Last week Timothy Taylor at Convertible Economist did a very good post on gross vs net capital spending. Declining US Investment, Gross and Net
He showed that in recent years the more rapid growth of high tech spending has had an unanticipated impact. The new high tech equipment has a much shorter life span that more traditional equipment. Consequently, more and more of gross capital spending is just being used to replace old equipment ( depreciation). Before the 1980s net investment was about 40% of gross investment but now it is only about 20% of gross investment. We are having to run faster and faster just to stay even. As he points out investment in capital is a major driver of productivity growth and is a major factor behind the stagnation in US economic growth.
I’ve taken his analysis one more step to show the relation between productivity growth and the change in real capital stock per employee.
As the chart shows, there is a very tight relationship between productivity growth and the growth of the real capital stock per employee. I am convinced that this is a real and important factor behind the weak productivity and the stagnant economy in recent years. Real GDP growth is essentially the growth of productivity plus the growth of the labor force. You should be able to tell that the trend growth of both economic series have a significant downward slope.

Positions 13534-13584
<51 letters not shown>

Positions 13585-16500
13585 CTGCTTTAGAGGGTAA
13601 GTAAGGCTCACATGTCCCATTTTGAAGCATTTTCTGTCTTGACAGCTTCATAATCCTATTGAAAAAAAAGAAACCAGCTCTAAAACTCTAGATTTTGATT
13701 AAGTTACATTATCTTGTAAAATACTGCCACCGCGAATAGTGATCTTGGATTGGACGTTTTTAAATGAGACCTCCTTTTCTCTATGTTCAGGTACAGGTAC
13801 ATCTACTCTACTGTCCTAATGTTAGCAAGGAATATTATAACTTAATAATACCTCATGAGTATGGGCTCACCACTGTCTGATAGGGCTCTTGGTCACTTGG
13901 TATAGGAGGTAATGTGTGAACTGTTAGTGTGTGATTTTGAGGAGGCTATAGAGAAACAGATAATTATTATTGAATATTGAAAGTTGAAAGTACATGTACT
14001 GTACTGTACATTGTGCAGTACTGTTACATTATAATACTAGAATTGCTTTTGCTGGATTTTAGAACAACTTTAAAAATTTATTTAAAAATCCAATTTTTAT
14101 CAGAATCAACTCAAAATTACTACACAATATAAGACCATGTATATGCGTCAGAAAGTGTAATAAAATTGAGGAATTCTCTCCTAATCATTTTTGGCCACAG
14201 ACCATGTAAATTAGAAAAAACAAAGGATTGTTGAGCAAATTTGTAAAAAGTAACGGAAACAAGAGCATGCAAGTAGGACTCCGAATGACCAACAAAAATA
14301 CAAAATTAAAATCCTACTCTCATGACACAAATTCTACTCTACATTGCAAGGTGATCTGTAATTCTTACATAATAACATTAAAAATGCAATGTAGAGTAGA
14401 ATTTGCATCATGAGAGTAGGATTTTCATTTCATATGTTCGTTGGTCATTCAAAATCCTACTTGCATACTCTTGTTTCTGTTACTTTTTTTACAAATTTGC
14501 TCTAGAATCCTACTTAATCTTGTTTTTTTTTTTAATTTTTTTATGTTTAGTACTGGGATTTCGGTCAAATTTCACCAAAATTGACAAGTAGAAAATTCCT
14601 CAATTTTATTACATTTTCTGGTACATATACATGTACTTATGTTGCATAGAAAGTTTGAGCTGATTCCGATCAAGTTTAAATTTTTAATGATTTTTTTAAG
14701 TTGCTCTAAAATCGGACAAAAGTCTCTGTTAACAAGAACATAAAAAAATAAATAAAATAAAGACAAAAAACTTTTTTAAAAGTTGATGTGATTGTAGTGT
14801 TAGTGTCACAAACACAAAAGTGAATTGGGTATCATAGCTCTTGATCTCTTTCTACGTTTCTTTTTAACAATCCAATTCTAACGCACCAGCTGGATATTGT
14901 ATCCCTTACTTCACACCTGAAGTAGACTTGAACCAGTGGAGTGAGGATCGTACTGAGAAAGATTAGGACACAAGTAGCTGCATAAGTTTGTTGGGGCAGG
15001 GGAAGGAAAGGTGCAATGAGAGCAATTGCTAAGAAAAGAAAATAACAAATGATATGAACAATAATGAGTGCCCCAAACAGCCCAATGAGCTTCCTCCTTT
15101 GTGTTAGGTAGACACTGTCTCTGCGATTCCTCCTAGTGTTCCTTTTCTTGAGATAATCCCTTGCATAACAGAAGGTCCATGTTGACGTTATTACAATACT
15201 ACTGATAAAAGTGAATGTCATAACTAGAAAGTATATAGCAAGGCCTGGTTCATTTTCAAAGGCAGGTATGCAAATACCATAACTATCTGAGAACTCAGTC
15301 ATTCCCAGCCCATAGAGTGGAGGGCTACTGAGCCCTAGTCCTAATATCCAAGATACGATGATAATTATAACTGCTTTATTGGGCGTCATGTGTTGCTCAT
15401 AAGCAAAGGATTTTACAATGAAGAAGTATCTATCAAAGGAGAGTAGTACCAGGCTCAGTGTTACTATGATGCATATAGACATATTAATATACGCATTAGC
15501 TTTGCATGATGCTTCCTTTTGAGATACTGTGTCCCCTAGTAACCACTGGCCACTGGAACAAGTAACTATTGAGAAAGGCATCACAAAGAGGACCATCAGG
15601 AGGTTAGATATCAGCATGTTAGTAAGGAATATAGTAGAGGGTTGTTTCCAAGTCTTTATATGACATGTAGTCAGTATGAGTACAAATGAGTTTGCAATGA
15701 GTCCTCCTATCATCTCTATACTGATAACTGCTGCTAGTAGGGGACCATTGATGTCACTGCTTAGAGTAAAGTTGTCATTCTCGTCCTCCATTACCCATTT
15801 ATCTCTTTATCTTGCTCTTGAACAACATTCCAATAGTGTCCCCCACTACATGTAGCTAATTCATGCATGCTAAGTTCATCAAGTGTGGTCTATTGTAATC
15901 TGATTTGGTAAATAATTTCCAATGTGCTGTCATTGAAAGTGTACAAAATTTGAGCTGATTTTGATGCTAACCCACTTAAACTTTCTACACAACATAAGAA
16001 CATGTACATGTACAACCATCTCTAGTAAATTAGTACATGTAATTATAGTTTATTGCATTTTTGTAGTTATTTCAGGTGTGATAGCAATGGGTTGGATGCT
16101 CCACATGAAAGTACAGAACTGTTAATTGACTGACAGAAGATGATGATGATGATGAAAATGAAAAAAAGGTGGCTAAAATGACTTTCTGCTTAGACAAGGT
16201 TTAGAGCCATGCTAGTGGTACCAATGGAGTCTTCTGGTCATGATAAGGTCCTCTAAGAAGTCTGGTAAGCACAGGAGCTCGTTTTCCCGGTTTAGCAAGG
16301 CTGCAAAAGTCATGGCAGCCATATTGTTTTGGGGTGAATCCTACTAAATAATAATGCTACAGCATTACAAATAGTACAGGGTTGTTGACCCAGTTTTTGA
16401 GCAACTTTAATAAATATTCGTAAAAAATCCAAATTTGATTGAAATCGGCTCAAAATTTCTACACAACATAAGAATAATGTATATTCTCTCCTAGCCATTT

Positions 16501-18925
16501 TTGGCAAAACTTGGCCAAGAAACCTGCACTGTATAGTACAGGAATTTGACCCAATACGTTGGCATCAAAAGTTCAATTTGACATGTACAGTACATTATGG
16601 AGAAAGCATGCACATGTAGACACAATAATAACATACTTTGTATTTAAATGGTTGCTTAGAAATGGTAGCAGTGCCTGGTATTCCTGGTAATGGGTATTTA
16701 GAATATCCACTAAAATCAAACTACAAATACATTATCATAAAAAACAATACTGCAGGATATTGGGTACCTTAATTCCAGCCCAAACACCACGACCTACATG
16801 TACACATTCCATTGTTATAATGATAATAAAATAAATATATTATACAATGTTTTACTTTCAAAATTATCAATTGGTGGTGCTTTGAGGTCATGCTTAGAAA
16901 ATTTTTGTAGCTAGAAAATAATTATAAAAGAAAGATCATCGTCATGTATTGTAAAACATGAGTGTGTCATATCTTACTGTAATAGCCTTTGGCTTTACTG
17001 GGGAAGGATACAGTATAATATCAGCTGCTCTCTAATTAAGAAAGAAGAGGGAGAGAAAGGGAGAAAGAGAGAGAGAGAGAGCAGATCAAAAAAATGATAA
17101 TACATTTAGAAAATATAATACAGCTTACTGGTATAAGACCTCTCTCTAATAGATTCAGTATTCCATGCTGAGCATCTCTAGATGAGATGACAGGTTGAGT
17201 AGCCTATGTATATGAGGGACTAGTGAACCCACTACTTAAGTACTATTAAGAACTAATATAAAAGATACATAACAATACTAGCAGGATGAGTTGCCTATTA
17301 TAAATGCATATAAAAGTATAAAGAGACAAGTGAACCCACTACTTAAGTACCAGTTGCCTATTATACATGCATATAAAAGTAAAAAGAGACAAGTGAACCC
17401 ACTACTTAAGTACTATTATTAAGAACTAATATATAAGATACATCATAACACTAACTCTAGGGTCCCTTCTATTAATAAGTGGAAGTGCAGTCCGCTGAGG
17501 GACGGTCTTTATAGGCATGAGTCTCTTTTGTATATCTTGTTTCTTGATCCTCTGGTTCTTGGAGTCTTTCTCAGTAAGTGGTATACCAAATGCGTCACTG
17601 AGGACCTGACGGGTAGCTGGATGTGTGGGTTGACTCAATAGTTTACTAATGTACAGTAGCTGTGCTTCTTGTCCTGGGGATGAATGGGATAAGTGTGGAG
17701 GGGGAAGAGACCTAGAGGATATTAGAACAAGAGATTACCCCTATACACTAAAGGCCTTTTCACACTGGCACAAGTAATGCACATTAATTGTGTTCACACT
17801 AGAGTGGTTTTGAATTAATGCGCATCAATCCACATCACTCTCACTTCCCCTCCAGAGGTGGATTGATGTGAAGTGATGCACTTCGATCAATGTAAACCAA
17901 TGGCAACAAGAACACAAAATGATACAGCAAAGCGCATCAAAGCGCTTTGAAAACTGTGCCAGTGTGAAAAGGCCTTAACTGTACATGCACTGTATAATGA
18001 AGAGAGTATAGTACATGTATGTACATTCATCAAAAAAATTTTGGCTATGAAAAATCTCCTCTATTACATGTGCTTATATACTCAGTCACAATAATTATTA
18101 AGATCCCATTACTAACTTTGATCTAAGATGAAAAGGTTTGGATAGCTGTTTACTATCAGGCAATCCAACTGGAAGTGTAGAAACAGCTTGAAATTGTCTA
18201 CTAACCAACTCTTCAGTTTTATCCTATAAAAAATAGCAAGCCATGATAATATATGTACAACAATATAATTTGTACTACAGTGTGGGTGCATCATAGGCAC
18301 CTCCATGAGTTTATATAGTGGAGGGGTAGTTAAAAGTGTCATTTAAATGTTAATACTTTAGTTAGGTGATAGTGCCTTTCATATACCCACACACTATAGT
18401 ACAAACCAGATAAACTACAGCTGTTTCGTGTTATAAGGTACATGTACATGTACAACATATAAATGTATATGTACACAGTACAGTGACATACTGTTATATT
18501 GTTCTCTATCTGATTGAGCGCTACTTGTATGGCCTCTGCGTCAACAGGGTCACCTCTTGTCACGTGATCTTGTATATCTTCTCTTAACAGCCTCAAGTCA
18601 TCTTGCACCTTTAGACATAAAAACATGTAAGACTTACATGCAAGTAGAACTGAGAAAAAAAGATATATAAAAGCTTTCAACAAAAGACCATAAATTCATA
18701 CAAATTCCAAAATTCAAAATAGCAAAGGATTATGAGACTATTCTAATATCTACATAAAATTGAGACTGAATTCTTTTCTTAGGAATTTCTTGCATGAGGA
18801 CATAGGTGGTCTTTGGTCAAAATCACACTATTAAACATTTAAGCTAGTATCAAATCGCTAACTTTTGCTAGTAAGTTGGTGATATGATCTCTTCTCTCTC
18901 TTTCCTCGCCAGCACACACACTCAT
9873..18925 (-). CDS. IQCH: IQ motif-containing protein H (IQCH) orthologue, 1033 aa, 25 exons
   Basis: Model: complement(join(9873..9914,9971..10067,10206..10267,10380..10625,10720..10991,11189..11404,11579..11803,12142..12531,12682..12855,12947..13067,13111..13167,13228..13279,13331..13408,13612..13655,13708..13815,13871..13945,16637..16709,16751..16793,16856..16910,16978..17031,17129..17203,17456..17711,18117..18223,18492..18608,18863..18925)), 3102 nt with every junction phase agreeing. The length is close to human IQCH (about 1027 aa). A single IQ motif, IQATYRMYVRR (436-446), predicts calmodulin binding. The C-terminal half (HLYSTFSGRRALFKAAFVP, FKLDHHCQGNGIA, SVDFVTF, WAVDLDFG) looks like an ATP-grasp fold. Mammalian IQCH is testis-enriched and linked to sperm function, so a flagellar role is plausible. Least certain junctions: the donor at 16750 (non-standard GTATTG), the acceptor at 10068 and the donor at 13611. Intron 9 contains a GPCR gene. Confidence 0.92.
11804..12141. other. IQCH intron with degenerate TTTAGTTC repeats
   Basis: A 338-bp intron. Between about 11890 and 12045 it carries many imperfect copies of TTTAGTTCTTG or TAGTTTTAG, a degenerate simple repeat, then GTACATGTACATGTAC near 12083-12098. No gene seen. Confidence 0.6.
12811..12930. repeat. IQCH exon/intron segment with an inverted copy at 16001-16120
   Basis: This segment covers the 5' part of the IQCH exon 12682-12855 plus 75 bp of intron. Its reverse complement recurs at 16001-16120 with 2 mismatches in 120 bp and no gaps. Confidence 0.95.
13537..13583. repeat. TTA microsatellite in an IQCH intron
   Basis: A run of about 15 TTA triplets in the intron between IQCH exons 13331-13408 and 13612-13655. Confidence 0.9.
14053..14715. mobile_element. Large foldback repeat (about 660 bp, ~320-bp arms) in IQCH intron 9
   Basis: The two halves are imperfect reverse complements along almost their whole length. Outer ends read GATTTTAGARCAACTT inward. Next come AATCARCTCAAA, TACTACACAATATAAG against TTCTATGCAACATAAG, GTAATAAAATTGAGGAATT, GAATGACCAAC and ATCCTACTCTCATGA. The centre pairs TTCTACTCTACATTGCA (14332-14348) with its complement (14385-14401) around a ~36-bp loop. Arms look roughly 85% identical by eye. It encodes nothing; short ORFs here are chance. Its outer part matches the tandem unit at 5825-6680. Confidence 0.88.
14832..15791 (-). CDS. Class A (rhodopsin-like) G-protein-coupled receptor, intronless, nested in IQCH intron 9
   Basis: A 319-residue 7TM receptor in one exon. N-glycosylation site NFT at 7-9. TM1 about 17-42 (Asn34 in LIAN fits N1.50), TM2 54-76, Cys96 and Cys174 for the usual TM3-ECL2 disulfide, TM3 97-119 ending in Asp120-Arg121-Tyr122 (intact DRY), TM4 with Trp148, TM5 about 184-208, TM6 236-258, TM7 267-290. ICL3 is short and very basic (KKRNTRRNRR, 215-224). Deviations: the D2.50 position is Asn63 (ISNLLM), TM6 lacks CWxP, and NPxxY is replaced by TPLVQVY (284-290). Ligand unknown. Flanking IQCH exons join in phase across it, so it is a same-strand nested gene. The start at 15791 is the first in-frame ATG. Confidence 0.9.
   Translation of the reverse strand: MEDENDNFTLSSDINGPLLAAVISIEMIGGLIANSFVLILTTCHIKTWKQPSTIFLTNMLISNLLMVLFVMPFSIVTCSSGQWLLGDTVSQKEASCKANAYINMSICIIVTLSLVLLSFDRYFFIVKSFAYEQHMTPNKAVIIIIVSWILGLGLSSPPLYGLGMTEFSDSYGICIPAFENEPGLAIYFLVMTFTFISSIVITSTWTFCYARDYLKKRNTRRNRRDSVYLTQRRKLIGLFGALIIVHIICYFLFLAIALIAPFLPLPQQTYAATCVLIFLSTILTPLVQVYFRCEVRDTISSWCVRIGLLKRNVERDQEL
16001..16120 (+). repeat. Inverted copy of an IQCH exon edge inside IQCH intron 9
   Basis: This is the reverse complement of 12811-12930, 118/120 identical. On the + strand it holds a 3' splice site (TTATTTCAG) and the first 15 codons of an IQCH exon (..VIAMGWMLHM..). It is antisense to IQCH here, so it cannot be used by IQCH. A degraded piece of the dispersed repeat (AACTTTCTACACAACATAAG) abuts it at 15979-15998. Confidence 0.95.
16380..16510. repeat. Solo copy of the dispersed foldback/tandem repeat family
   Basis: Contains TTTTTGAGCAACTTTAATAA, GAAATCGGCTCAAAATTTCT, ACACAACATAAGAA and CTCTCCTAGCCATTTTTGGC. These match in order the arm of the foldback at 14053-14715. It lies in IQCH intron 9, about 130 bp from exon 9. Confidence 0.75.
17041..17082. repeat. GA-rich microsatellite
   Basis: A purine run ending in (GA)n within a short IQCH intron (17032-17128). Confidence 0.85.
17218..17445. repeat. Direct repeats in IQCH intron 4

What I’m showing in this chart is not unusual and would fit in with most versions of mainstream economics. But I’m going to take the analysis a step further and suggest that the underlying problem is cheap labor. If labor is cheap, business has little or no incentive to make large scale investments to raise the productivity of labor. Rather, the two dominant factor explaining much of business investment over the past few decades has been the shift of factories from the north to the south of the US and if this is not enough to shift production abroad.